Mega technologically complex: It does not, regardless of the technology, make sense for one person or a group of interconnected people online to make a Boeing 777. The regulatory & liability issues would be immense. The undertaking of such a project would also bring about so much complexity in the organization of it that synergies of collectively working on the project would evaporate. The financial burden would also be excessive.
Mechanically complex but modular: Anything less complex: a car, light airplane, boat, bike, etc. could be & will be created, eventually. For these items most of the utility comes from scale but a lot can be added by customization and on demand creation. For this category however it would be more logical to combine a lot of mass produced components, select other mass produced components and combine them with a customized body for example. The creation on demand for this category of items would be in the assembly.
Electronically complex: Flat screen TV's would also not really work since the price would be so
much much higher for a custom made one and the utility of said item
comes almost completely from scale. For such an item it would be much
more logical to create a "press on cover" for the television, to
customize the software or simply hack an existing one. The on demand
creation for this category of items would be in the post production
"hackability" of the device.
Pure scale: We also will not make Happy Meal toys, this is an example where scale & cost outweighs the benefits of design & on demand creation. Certain "happy meal-like" items are really more of a distribution challenge than a production one so will never really be suited for make on demand.
Pure design: Any item with a core utility derived from the design of that item, the shape of it, would be eminently suitable for on demand creation.
Pure design + easy integration: Any pure design item that could easily be combined with readily available components in order to make it more complex would also be very suitable. A design lamp with a standard LED light for example.
With gifts I mean "items designed to make someone happy." Getting a figurine could be a gift to yourself, as could getting art, and a set of nice kitchen knives or a hammer. All provided that the person getting it likes art, cooking or DIY, respectively. Or that the gift is unique and in so being becomes valuable because it is a nice gesture or solves a unique problem.
If you've read my Milk analogy and the Singer problem posts you realize that I do not say all of this lightly. If you've used Shapeways on the other hand you know that this is already possible today, to a certain extent. This "certain extent" is always the problem. It is why only security guards have Segways and why we don't ask our ovens what the cooking time is for a dish or why the "hydrogen economy" is still today about as real as a Jelly Baby economy.
There are thousands of products & designs on Shapeways, and one that to me solves the certain extent problem is Dennis Roffe's Cubicle Cell Phone holder. This design to me shows the way forward and that on demand creation is here, right now.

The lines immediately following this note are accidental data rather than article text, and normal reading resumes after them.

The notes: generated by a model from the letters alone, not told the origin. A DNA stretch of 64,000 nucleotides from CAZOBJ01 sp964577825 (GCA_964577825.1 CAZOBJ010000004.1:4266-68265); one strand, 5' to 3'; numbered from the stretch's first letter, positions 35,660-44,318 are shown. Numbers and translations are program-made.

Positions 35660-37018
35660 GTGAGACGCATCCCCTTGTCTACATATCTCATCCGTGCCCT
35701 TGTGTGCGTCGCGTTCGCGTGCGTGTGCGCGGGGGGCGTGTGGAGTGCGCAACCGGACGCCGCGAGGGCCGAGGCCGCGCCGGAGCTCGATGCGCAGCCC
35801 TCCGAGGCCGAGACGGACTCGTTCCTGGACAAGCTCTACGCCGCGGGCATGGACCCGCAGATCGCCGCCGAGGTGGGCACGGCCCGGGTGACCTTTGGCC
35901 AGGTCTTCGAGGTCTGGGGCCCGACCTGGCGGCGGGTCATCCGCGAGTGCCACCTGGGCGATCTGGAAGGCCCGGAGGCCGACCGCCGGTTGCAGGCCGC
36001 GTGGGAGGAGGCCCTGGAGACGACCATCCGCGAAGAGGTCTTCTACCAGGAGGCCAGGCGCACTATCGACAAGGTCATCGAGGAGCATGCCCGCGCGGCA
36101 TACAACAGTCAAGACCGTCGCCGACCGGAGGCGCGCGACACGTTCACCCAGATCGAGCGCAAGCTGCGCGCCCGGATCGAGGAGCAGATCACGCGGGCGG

Dennis made the holder because, "I designed the cubicle cell phone holder after hearing numerous cell
phones around the office buzz and bounce around on coworkers desks. I
thought it would be a great idea to be able to somehow mount a device
to a cubicle wall that could support a cell phone. With desk space at a
premium in small cubicles I thought it would be worth while to try and
utilize wall space to move items off of my desk."
The device is, as far as I know(and I've looked, as has Dennis), unique. Dennis made it for himself, for a use case of one, for a series of one. It took him 8 hours from idea to upload. He used Pro-Engineer & Blender(and Virtox's awesome Blender pricing script). Dennis ordered the phone for $10 including shipping. He later put it in his Shapeways Shop for $11.68. Eight hours previously there was nothing, except an idea. Eight hours later Dennis is able to buy his own product and also sell it worldwide: to anyone, anywhere.
The two things that make Dennis' product so suitable are: that the use case falls within the bounds of what can be created on demand currently and the price of $11 and 68 cents, including shipping makes it a cost effective item(I must say here that the minimum order size is $25 on Shapeways). This is why I think that he has gone beyond the "certain extent" problem with the Cubicle Cell Phone holder. For Dennis the eight hours he spent on the holder were worth it because it was, "very rewarding to have my prototype produced by Shapeways and be able to use it on a daily basis." The item was a 'gift' to himself to help de-clutter his desk. The fact that he could hold his own design in his hand made the 8 hours spent designing it more than worthwhile.
Most of his products fit squarely into the "pure design" category and the sheer variety of the items is only limited by his imagination and the time he is willing to give to designing them.
I think that the Cubicle Cell Phone Holder is a great product that points us straight at the future. Dennis, "would love to see one of these in everyone's cubicle at work someday", and we will do what we can to make that happen.
Dark has made a Nano Magnetic Blade Balancer with Shapeways. You can check out the video of it below, very nifty. Here are some pictures on an RC forum.
Buho 29 ordered another 3D printed helicopter from us. Here you can see it flying. And here on our forum you can see the myriad of parts he needed to order in order to make it and how he put it together.